On our recent trip to the East Coast, I impressed my big brother with my patience.  This, as any tempestuous younger sibling who threw things at an older sibling’s head knows, is a pretty big deal.  In our sibling relationship, it’s a milestone that’s almost as big as the time I learned to blow a bubble out of gum before he did, the only thing I can remember doing first.

He’s never thought of my as patient before – I don’t think I’ve thought of myself that way, either.  I’m not so good at that part of the meal after everyone’s finished eating, where you just sit and chat and I think about how long, exactly, I have to sit until it’s OK to get up and clear the table.  But apparently, I’ve aquired patience since having children.

Funny, because one of my daily motherhood prayers is for more patience.  More patience, longer naps for everyone, the return of my waist, and a photographic memory that’ll let me pull up every hug and funny saying 45 years from now.

Jonas had a bad few days – he chanted no-no-no to everything from Cheerios to cheese, threw himself on the floor, chucked Legos at his extended family, and smacked me in the face.  He’s a hit-and-hug tantrumer, who first screams about the inhumanity of it all before clocking me (or his brother or a piece of unlucky furniture), and then collapsing into my arms.  It felt like 36 straight hours of sobbing.   There was no illness that we could find (other than the earlier in the week motion sickness); just regular old almost-two-year-old terrors.

Through it all, I didn’t yell at him.  Not because I didn’t want to – four-letter words filled my head, and I have been known to go into the bathroom mid-tantrum and make mean faces at the mirror – but because it won’t accomplish anything.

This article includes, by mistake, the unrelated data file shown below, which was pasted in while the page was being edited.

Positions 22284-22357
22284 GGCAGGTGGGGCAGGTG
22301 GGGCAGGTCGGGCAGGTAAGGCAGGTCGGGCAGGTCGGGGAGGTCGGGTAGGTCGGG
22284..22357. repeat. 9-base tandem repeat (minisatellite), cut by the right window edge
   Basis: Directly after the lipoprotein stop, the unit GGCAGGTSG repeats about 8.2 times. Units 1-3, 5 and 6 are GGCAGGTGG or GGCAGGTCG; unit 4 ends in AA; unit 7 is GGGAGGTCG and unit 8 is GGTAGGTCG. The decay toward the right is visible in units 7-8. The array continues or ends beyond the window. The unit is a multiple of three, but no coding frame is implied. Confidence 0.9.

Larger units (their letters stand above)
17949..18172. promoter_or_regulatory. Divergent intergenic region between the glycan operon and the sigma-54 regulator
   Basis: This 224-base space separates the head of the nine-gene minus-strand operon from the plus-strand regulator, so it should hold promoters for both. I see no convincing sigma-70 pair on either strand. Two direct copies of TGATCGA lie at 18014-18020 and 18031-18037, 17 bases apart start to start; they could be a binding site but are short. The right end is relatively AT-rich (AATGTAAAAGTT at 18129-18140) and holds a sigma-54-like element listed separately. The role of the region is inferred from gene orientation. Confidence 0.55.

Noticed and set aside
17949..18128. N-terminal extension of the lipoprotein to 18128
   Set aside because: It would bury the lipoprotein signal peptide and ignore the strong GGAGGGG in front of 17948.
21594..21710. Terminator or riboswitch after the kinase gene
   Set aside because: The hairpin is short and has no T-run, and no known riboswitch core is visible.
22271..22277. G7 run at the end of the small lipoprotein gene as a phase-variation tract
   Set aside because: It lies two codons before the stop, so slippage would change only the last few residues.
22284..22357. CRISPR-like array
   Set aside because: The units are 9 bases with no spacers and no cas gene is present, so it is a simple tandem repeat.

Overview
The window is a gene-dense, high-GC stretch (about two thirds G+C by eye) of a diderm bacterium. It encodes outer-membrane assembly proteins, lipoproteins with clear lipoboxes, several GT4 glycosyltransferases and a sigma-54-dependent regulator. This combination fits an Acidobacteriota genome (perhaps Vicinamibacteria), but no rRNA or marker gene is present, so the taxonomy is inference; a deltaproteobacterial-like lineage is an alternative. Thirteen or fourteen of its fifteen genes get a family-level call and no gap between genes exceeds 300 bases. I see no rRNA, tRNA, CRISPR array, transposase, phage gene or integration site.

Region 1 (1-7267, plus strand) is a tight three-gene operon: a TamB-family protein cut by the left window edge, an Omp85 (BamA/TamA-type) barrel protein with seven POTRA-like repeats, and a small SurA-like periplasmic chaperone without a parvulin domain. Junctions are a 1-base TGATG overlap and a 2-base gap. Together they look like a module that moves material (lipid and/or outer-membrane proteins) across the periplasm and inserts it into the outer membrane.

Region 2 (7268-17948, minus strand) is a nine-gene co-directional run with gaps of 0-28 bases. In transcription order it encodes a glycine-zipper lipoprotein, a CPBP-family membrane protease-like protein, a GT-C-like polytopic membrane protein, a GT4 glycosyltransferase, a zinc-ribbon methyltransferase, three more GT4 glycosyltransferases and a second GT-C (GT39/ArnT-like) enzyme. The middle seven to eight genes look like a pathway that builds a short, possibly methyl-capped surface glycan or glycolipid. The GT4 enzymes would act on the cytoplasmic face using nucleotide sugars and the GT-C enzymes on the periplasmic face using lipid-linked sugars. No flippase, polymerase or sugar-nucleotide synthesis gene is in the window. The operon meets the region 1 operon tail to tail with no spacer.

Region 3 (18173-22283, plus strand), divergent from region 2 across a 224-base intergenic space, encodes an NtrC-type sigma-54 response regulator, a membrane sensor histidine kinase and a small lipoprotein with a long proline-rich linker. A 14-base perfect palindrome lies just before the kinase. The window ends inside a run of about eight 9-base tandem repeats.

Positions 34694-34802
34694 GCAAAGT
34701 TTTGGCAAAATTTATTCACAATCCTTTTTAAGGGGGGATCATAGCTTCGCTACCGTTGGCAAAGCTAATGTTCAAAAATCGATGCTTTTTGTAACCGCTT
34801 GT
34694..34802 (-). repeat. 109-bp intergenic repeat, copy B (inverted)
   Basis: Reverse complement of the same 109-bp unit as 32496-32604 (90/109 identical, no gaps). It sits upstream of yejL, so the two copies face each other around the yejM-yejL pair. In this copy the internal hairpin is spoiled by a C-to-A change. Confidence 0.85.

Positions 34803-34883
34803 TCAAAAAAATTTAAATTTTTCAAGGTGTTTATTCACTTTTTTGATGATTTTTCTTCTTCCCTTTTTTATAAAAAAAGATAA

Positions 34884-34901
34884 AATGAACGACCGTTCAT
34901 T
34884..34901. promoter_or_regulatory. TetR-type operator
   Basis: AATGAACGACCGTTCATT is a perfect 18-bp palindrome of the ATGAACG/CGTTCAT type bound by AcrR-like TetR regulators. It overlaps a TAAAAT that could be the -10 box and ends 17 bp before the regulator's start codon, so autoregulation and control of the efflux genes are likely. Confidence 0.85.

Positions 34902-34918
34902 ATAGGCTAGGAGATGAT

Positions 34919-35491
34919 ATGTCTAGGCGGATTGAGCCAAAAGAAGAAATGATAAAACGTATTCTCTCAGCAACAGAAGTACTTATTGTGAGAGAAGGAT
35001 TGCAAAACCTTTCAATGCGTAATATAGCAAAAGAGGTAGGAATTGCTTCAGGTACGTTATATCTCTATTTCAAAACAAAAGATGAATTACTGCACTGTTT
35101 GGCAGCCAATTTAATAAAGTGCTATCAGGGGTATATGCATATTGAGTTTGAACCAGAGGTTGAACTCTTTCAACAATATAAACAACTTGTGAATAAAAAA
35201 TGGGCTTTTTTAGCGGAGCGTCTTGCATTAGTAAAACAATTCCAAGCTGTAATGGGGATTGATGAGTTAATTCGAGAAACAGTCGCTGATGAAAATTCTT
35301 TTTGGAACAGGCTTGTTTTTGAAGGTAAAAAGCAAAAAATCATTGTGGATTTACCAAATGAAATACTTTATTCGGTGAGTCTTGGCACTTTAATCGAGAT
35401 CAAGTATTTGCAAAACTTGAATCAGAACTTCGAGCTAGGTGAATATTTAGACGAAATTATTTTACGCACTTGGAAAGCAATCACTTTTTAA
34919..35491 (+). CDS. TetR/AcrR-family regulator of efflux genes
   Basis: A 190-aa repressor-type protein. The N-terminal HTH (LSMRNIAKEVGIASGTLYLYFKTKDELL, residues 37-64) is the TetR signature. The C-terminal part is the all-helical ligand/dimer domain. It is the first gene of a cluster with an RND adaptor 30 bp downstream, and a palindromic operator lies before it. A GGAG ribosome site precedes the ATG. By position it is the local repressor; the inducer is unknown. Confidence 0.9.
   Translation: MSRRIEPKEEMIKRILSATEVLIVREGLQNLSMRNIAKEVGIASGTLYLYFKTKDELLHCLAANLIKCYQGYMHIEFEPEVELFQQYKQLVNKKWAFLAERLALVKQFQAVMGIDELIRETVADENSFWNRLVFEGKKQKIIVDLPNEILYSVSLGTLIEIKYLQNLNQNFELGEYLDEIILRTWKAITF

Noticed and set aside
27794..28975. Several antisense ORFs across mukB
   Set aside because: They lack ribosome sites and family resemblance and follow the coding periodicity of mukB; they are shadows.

Yelling at a yelling child makes the child yell more, and feeds into an eternal spiral of drama.  And more drama is the last thing any parent of a toddler does needs, right after easily accessible power tools and butcher knives.  So, I try to stick with deep breaths and internal expletives, and external calm.  It’s a fake-it-till-you-make-it strategy.

I was a pretty dramatic and impatient kid – the sort who ran away from home and left notes that said, “I’m running away because you don’t love me.  I’m going to the back yard.  I will be back in time for dinner.”

(My thoughtful mother made sure to save that one and give it to me, knowing that grown-up-me would appreciate it.  I also used to sit on the stairs, post-tantrum, with a blanket draped over my head, waiting for someone to rescue me.   My kids tantrums just might be karma.)

But, apparently, as I reminded myself during the most recent tantrum tornado that blew through our house, even mini drama queens (and kings) can grow up to have a little patience.    And to blow enormous bubbles out of BubbleYum.


Have you read this essay?  This is a lovely mother of adult children’s use of patience – holding your tongue, waiting for them to come to you.  I hope I can be this same way when my boys are grown – and that they’ll take me on a cross-country trip by train.

Article Posted 5 years Ago

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